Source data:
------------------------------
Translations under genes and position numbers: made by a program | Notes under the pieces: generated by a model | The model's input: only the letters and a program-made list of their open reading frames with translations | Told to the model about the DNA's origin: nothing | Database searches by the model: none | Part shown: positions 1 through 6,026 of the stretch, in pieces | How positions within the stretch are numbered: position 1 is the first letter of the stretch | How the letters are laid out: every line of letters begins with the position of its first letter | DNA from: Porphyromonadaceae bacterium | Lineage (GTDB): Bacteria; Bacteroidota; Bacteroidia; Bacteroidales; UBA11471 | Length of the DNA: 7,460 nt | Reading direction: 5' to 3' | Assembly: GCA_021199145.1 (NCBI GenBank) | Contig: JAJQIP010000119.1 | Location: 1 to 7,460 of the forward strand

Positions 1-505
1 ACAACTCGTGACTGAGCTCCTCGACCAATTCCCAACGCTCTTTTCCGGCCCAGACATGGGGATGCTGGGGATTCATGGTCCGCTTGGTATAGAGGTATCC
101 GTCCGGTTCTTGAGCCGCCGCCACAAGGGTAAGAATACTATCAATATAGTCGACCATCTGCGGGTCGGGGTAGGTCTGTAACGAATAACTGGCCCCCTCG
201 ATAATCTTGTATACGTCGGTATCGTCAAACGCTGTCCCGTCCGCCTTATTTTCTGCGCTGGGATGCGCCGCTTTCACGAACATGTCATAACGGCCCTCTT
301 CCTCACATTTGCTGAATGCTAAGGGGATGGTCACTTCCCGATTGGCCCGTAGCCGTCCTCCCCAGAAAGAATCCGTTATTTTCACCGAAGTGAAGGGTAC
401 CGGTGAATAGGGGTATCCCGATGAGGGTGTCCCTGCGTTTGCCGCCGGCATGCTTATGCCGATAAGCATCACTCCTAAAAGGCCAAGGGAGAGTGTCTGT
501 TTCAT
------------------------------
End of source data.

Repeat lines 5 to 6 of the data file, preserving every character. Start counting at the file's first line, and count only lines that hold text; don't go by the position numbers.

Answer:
201 ATAATCTTGTATACGTCGGTATCGTCAAACGCTGTCCCGTCCGCCTTATTTTCTGCGCTGGGATGCGCCGCTTTCACGAACATGTCATAACGGCCCTCTT
301 CCTCACATTTGCTGAATGCTAAGGGGATGGTCACTTCCCGATTGGCCCGTAGCCGTCCTCCCCAGAAAGAATCCGTTATTTTCACCGAAGTGAAGGGTAC